- 04 Apr '03 08:21Following on from a problem set a while ago which I answered using Fermat's Little Theorem:

Find n composite such that (a,n) = 1 => a^n-1 = 1 (mod n) for all a.

(I don't know the answer, and my supervisor couldn't do it in the supervision at the time, saying I'm not an algebraist and looking something up in a book.) - 05 Apr '03 03:29

I thought about this all afternoon, and accomplished the following:*Originally posted by Acolyte***Following on from a problem set a while ago which I answered using Fermat's Little Theorem:**

Find n composite such that (a,n) = 1 => a^n-1 = 1 (mod n) for all a.

(I don't know the answer, and my supervisor couldn't do it in the supervision at the time, saying I'm not an algebraist and looking something up in a book.)

1.I proved that such an n exists, and that there are more than one of them, but I would not wager that they are infinite in number;

2.I found a couple of examples of such numbers.

Let F(n):N->N be the number of integers less than or equal to n and relatively prime to it (the Euler totient function). A generalisation of FLT says that if gcd(a,n) = 1 then a^F(n) = 1 (mod n).

Then it can be shown that:

(a^f(n))^k = a^kF(n) = 1 (mod n)

For integers k. So all we need is some composite n such that F(n)|(n-1). I found necessary but not sufficient conditions that can be imposed on n for the above to be true, namely that n is an odd integer that is the product of at least three distinct primes, and is not divisible by the square of any prime. The proof of this is as follows:

To prove that it must be non-square-factorable, we realize that F is multiplicative and prove that n cannot be a square. So say n = p^2 for some prime p. Then F(n) = p^2 - p. So:

(n-1)/F(n) = [(p+1)(p-1)]/p(p-1) = (p+1)/p which is never an integer. So n may not have a aquare factor. Now if n has only two distinct prime factors, n = pq, then:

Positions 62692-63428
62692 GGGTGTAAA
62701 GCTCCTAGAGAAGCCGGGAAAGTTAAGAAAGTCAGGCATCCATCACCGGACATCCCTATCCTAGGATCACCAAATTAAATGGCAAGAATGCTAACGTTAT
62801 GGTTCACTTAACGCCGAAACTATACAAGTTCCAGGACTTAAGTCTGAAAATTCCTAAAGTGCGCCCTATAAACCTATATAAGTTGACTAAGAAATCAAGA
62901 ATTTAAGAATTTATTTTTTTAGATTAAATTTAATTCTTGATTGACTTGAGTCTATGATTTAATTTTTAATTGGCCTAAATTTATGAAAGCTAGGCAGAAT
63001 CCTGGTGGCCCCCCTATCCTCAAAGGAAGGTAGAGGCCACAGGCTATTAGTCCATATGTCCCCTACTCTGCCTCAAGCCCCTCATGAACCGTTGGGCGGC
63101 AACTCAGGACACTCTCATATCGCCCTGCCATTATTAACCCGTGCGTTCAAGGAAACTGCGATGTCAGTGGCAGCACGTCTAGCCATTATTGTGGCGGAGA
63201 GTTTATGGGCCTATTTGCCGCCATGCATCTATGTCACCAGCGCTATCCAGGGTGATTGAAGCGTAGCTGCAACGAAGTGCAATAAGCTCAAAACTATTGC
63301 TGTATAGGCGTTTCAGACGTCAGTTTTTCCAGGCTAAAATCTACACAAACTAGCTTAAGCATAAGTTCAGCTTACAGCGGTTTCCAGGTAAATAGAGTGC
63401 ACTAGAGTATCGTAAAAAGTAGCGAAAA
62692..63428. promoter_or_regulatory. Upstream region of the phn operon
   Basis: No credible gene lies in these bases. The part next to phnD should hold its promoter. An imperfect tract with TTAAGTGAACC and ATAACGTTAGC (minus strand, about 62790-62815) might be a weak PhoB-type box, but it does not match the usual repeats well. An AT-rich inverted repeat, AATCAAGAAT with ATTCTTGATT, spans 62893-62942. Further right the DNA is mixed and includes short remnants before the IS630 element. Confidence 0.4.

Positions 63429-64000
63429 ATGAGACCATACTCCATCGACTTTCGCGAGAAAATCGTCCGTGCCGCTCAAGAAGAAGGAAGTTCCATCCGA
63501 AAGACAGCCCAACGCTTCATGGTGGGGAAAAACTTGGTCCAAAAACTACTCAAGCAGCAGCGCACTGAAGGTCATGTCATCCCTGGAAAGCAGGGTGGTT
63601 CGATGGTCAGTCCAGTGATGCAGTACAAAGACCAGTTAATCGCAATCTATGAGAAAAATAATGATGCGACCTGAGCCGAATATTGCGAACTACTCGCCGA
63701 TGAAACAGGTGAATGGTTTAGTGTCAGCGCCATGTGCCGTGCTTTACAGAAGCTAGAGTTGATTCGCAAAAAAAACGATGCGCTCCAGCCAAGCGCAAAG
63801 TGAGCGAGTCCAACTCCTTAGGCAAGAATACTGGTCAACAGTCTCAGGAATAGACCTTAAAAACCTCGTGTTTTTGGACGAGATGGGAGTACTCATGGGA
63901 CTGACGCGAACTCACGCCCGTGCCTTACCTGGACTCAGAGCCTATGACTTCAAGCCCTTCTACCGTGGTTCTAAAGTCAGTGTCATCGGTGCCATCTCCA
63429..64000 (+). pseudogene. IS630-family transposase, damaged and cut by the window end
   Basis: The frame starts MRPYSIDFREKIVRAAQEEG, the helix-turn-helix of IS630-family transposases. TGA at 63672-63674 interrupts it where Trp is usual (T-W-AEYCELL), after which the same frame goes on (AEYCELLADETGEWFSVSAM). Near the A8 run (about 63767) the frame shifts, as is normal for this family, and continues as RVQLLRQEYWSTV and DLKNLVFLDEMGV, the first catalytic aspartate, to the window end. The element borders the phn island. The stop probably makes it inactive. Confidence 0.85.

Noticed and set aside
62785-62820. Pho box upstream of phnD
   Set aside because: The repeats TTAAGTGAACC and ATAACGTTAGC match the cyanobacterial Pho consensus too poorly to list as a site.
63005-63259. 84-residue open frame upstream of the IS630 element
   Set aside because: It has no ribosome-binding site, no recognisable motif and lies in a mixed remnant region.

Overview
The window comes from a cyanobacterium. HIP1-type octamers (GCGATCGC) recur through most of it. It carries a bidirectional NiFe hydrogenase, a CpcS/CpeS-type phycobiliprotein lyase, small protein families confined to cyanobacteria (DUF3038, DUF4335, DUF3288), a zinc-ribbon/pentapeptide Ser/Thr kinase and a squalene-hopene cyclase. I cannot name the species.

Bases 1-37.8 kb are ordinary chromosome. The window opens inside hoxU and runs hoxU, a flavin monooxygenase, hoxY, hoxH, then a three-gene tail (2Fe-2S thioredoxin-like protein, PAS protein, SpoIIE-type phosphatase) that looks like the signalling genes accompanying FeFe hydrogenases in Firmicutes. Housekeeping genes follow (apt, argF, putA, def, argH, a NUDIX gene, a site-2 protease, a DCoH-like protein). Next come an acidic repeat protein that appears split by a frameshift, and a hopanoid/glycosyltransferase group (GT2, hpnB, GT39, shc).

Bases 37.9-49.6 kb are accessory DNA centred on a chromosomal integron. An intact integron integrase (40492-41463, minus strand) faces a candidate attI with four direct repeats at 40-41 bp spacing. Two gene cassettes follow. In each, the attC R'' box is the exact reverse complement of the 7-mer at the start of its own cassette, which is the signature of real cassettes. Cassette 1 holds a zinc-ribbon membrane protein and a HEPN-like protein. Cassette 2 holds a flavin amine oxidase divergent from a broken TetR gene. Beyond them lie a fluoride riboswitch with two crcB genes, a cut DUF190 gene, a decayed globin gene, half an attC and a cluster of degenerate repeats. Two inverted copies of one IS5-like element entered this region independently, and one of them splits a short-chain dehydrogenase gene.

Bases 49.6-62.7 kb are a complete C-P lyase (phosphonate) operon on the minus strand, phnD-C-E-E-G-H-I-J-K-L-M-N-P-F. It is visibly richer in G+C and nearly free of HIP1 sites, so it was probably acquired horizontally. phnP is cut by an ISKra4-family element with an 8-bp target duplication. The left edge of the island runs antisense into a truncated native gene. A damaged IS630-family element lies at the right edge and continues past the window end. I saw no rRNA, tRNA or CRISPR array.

(m-1)/F(n) = (pq-1)/((p-1)(q-1) = 1 + 1/(q-1) + 1/(p-1) which cannot be an integer provided p and q are distinct. Thus some n satisfying your problem do exist, and are products of at least three distinct odd primes. I then fooled around with triples of small odd primes, and ruled out ones that failed to satisfy the condition F(n)|(n-1). The smallest one should be n = 3*11*17 = 561. But I am not an algebraist. - 05 Apr '03 14:18

Certain parts of this are wrong or not applicable. For example, on closer inspection, F(561) = 320 which does not divide 560. And it shouldn't, for I used a similar argument to prove that for F(n)|n-1, n needs at least FOUR prime factors. So the criteria is not that F(n)|n-1. Instead, we keep FLT in mind and look at n-1-F(n). From this we can arrive at the REAL criteria:*Originally posted by royalchicken***I thought about this all afternoon, and accomplished the following:**

1.I proved that such an n exists, and that there are more than one of them, but I would not wager that they are infinite in number;

2.I found a couple of examples of such numbers.

Let F(n):N->N be the number of integers less than or equal to n and relatively prime to it (the Eu ...[text shortened]... ondition F(n)|(n-1). The smallest one should be n = 3*11*17 = 561. But I am not an algebraist.

1.For every p|n, (p-1)|(n-1)

2.n is not divisible by any squares

3.n is odd and all prime factors are distinct

So, using small primes, the first few are 561, 1105, 1729. If you'd care to continue this sequence, please do. Apologies for the partly faulty post last night.

PS If each of the following factors is prime, it is easy to show that (6m+1)(12m+1)(18m+1) satisfies your problem. Can you prove it (1729 is the first of these.) - 07 Apr '03 00:42

Thanks. This was a good problem; my first criterion was a bit too strong, so I weakened it and that seems to work. Thank you for showing me wolfram.com, too...I shall have to look at it more.*Originally posted by bbarr***These are carmichael numbers:**

http://mathworld.wolfram.com/CarmichaelNumber.html